The C.A.M. Report
Complementary and Alternative Medicine: Fair, Balanced, and to the Point
  • About this web log

    This blog ran from 2006 to 2016 and was intended as an objective and dispassionate source of information on the latest CAM research. Since my background is in pharmacy and allopathic medicine, I view all CAM as advancing through the development pipeline to eventually become integrated into mainstream medical practice. Some will succeed while others fail. But all are treated fairly here.

  • About the author

    John Russo, Jr., PharmD, is president of The MedCom Resource, Inc. Previously, he was senior vice president of medical communications at, a complementary and alternative medicine website.

  • Common sense considerations

    The material on this weblog is for informational purposes. It is not medical advice or counsel. Be smart, consult your health professional before using CAM.

  • Recent Posts

  • Recent Comments

    Thinking of taking valerian to help you sleep?

    Before you do, consider these quotes.

    From the National Institutes of Health Office of Dietary Supplements

    • “Although the results of some studies suggest that valerian may be useful for insomnia and other sleep disorders, results of other studies do not.”
    • “Overall, the evidence from these trials for the sleep-promoting effects of valerian is inconclusive.”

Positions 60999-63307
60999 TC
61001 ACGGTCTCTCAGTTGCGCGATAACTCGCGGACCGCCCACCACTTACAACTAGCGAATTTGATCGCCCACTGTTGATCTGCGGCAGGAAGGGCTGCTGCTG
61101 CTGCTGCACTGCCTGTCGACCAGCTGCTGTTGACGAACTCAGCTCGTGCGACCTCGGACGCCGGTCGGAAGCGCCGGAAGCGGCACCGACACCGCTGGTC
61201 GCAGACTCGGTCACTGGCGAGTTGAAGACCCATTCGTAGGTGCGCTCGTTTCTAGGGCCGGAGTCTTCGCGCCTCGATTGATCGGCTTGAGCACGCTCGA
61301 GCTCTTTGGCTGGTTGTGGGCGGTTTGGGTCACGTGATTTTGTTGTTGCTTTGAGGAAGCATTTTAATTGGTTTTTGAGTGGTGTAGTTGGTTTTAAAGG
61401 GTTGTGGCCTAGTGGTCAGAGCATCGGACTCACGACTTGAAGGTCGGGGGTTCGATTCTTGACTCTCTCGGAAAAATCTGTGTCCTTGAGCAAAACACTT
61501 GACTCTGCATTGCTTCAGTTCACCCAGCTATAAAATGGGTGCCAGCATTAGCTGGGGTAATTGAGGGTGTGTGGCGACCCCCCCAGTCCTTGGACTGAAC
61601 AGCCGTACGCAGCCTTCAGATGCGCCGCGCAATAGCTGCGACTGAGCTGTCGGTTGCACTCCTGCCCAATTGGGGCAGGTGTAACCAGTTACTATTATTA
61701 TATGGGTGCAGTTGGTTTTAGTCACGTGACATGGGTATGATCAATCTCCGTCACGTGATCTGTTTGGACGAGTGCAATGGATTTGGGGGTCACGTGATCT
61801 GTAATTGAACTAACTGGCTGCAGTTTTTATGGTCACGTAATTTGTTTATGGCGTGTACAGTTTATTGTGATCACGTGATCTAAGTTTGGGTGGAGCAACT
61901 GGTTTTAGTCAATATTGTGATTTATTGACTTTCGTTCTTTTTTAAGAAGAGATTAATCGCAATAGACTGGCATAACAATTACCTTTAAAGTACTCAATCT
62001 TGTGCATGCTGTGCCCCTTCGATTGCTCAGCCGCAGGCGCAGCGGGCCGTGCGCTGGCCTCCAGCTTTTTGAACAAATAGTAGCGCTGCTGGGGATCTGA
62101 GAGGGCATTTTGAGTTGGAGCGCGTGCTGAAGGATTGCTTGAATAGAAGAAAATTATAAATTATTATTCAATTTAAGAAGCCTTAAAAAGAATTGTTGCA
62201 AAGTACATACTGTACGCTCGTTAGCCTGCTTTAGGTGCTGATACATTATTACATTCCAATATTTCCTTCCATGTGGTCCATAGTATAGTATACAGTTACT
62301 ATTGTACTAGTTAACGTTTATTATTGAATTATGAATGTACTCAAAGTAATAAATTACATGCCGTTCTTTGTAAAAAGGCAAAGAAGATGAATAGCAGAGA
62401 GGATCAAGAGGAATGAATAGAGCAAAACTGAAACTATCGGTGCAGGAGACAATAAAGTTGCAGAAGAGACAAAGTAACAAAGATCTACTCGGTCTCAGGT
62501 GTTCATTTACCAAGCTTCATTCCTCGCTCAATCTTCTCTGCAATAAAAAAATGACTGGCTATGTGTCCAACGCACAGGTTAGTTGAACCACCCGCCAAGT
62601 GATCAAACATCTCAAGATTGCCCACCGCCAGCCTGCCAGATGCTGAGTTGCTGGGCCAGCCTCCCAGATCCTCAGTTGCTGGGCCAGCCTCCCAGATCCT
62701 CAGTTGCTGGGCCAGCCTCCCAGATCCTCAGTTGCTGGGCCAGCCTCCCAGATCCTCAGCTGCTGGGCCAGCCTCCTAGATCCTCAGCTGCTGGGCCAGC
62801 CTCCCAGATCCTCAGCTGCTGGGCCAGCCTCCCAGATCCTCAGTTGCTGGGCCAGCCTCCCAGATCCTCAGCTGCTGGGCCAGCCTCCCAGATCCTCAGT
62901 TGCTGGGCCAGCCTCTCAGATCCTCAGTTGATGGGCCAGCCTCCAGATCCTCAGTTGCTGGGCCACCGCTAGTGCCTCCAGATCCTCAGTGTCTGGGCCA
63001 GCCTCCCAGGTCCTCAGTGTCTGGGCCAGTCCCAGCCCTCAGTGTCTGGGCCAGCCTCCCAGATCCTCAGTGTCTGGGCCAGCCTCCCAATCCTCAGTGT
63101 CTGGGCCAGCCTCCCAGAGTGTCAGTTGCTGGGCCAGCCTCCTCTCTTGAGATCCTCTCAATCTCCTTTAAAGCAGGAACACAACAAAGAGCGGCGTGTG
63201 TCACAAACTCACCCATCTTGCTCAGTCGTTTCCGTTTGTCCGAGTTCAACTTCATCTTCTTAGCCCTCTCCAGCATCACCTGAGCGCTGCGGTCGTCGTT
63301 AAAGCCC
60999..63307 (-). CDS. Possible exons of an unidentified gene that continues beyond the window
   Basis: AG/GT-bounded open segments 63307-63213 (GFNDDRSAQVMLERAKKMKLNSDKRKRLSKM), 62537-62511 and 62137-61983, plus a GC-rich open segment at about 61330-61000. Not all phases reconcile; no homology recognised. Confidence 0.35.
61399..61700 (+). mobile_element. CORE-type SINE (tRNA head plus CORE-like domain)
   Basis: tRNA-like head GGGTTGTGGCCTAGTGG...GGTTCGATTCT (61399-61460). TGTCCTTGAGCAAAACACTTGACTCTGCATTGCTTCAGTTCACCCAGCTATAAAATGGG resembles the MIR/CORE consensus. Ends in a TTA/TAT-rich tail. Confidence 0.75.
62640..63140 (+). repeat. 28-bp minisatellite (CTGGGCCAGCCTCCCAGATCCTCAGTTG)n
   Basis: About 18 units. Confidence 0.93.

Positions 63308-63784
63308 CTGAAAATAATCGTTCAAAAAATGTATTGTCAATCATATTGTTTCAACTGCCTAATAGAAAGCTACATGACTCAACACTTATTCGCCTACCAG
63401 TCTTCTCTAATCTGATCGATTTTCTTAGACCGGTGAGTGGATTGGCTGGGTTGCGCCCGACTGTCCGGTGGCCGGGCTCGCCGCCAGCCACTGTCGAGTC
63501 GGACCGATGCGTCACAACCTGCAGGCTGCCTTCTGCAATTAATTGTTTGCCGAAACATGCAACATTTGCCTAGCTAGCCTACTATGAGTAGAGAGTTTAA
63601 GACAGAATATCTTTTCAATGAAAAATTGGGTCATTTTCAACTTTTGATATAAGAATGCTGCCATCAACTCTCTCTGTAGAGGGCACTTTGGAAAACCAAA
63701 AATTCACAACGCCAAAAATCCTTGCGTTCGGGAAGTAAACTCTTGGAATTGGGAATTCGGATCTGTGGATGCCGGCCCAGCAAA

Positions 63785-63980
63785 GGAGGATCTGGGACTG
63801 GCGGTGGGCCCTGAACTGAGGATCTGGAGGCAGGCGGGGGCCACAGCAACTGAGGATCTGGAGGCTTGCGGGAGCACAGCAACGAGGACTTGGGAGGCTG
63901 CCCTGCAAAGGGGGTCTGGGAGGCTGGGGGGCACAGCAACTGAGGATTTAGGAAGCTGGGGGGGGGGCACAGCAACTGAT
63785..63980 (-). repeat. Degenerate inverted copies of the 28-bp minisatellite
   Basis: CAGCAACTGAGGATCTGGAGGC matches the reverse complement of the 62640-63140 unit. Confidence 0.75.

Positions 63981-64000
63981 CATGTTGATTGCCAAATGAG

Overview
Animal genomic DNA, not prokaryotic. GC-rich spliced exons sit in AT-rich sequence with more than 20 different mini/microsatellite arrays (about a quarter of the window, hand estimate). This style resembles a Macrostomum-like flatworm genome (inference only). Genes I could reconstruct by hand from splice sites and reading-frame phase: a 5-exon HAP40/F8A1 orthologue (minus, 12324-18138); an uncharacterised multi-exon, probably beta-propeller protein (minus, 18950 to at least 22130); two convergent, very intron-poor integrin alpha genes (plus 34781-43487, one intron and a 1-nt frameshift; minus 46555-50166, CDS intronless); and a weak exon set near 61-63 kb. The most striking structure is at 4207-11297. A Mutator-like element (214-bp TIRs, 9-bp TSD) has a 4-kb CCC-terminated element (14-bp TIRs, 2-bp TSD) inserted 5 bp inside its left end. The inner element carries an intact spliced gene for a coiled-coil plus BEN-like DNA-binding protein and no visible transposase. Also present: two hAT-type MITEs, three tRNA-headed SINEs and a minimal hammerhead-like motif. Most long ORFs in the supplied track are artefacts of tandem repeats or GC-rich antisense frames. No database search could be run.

National Center for Complementary and Alternative Medicine (NCCAM)

    • “Valerian may be helpful for insomnia, but there is not enough evidence from well-designed studies to confirm this.”
    • “NCCAM is funding a study to look at the effects of valerian on sleep in healthy older adults.”

    • “A recent government review of studies done on valerian found the evidence was inconclusive.”

    A 2006 University of California, San Francisco review of the literature

    • “Identified 16 eligible studies examining a total of 1093 patients.”
    • “Most studies had significant methodologic problems.”
    • “The valerian doses, preparations, and length of treatment varied considerably.”
    • “There was evidence of publication bias.”
    • “The available evidence suggests that valerian might improve sleep quality.”

    And then there’s this from in 2001.

    • “Only 9 of the 17 valerian products passed testing.”
    • “Four products completely lacked the marker compounds that identify the presence of Valeriana officinalis.”
    • “Four others had roughly half of the expected levels.”

    Also, don’t take it if you are scheduled for surgery.

    12/18/06 20:58 JR

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